Hollywood’s matador of the Wild West
Budd Boetticher (1916-2011) dreamed of becoming a bullfighter but ended up working in Hollywood as a director. Later he gave up what was a lucrative career in order to film a documentary about the life of the famous Mexican matador Carlos Arruza, a project which took several difficult years.
Boetticher, however, is also a somewhat overlooked hero himself, at least in the art of westerns. His films – some indifferent and others truly great – never really got the place they deserved in the pantheon of the genre. Toward the late 1950s, when the popularity of such films began to decline, Boetticher filmed three westerns that placed him up among legends such as John Ford, Howard Hawks and Anthony Mann.
Now, the Panorama of European Cinema, which starts today and runs to November 25 at the Greek Film Archive and the Titania Cinema, is set to acquaint Greek audiences with Boetticher’s work through six films, including “Seven Men from Now” (1956), which is considered his masterpiece.
An adventurous life
Boetticher was orphaned at a young age, but had the good fortune to be adopted by a wealthy family from southwestern Indiana. His first big love was sport, and he boxed and played football until an injury put an end to his athletic aspirations and compelled him to seek a different path in life.
After his studies at Ohio State University, he traveled to Mexico City with a friend on what was supposed to be the first stop of a grand tour around Latin America. He saw his first bullfight in Mexico and the experience changed his life. He gave up on the idea of traveling and decided to settle in Mexico to learn the art of bullfighting. He said in an interview later in life that the sport had enthralled him, “maybe because it was so dangerous in the arena or it seemed so medieval.”
Boetticher’s career as a bullfighter also came to an abrupt end when he was gorged by a bull in the stomach, suffering life-threatening injuries that sent him back to the United States. Once there, his mother, a socialite among the Los Angeles elite, helped him get his foot in the Hollywood door by landing him a job as a bullfighting coach to Tyrone Powers in “Blood and Sand” (1941) and as a consultant to the screenwriter.
On the set he met film editor Barbara McLean, who asked him to help her edit a bullfighting sequence. He spent two weeks working beside McLean and learning as much as he could about the art of montage. McLean was to play a defining role in Boetticher’s life, and in his biography later on he acknowledged her as his best film teacher, saying that she taught him what narrative means in the simplest and most practical way.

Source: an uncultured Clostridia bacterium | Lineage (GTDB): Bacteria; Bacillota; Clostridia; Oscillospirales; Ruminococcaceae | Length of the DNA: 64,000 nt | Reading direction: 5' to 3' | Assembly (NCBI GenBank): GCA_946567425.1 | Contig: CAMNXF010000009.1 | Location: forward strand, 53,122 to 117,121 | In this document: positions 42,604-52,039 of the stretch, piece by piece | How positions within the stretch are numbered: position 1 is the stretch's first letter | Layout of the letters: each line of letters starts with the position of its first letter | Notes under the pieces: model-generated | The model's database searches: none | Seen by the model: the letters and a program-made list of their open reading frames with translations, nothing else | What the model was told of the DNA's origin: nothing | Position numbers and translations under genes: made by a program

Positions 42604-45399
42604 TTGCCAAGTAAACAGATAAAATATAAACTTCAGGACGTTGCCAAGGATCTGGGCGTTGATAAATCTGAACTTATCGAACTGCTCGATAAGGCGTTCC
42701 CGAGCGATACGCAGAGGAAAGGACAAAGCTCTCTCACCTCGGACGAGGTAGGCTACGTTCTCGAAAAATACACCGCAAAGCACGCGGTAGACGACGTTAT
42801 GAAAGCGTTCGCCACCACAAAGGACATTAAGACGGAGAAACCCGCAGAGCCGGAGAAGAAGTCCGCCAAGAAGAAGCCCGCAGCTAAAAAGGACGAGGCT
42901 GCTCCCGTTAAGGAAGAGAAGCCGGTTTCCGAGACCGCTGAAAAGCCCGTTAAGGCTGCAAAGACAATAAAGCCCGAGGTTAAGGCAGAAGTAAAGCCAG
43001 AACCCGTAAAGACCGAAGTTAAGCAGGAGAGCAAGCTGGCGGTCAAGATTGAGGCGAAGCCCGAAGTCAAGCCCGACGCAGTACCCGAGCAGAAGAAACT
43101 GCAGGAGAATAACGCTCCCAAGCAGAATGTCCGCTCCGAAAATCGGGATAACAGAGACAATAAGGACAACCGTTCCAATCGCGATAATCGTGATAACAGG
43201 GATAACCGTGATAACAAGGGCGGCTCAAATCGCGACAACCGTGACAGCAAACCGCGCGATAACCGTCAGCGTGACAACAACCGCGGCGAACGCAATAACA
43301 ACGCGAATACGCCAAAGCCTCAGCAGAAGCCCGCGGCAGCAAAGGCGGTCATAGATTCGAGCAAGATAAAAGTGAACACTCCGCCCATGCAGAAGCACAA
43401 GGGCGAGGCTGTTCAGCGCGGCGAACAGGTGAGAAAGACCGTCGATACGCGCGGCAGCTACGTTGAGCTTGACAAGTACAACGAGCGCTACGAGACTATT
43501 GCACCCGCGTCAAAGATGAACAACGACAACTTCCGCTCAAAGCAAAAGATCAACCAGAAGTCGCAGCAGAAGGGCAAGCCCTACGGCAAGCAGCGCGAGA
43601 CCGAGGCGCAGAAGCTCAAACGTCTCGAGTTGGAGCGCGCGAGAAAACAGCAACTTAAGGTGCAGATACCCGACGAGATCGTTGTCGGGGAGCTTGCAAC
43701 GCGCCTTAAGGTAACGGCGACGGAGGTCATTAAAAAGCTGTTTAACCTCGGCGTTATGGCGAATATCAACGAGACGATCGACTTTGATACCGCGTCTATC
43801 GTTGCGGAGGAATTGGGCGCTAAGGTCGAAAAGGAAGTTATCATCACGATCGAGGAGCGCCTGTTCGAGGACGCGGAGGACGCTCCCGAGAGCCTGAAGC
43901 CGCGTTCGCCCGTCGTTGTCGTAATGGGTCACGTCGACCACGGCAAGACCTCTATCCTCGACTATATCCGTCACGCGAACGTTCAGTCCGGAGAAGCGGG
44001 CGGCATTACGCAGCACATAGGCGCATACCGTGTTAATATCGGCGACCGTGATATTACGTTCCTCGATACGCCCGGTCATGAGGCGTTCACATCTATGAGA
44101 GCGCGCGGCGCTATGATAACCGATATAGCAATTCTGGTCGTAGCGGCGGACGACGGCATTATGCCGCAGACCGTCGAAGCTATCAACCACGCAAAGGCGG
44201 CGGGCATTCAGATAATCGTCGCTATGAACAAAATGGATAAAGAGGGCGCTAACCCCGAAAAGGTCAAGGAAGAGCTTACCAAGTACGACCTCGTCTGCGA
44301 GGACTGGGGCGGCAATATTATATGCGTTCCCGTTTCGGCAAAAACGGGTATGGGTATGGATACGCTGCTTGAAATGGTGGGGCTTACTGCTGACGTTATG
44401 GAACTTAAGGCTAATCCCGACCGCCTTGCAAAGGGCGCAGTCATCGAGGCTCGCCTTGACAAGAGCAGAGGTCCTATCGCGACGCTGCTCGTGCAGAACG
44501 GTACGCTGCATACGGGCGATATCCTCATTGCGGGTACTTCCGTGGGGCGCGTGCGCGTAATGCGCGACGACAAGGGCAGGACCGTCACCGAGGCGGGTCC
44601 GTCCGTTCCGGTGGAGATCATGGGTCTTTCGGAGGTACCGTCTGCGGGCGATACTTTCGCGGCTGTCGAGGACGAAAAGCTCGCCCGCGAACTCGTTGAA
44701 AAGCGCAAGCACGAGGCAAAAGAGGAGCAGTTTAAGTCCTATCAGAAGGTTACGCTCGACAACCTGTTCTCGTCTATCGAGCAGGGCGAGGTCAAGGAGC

Boetticher directed a number of B-movies that have since faded into oblivion, though seven of his films, shot between 1956 and 1959, heralded a new chapter in the genre of the western. Most show heroes wandering across sparse and rocky landscapes that express the spirit of individuality which defines his heroes – most embodied by his favorite actor, Randolph Scott.
The American film critic Andrew Sarris, one of the few who perceived westerns and their creators without prejudice, described Boetticher’s work as expressing “a weary serenity and moral certitude that was contrary to the more neurotic approaches of other directors in this neglected genre of the cinema.”
The theme of revenge was a key part of Boetticher’s plots, but the pivotal point of his work, like for other creators of the genre, was his portrayal of the concepts of the hero and heroism. In Ford’s work, heroism is embodied by the white settler who brings civilization to wild lands, while in contrast, the world of Hawks was all about male camaraderie. But Boetticher was the absolute individualist. He cared only for the bullfighter in the arena: the lone man who joins in only in order to survive during his constant parry with death.
Seven Men from Now (1956)
A sheriff pursues the gang that murdered his wife. Stars Randolph Scott, Lee Marvin, Gail Russell and Walter Reed.
Ride Lonesome (1959)
A bounty hunter leads a convicted killer to the gallows through a deserted landscape. Stars Randolph Scott, Lee Van Cleef and James Coburn.
Decision at Sundown (1957)
A stranger rides into a town that is preparing to celebrate a wedding, seeking revenge. Stars Randolph Scott and John Carroll.
Comanche Station (1960)
A man saves a woman from the clutches of the Comanche Indians. Stars Randolph Scott and Nancy Gates.
Buchanan Rides Alone (1958)
A Texan who has fallen victim to a gang of thieves is accused of murder. Stars Randolph Scott, Craig Stevens and Barry Kelley.
The Tall T (1957)
A gang takes hostage a man and a newlywed couple. Stars Randolph Scott, Richard Boone and Maureen O’Sullivan.
Greek Film Archive, 48 Iera Odos, Metaxouregio, tel 210.360.9695; Titania Cinema, Panepistimiou & Themistocleous, tel 210.381.1147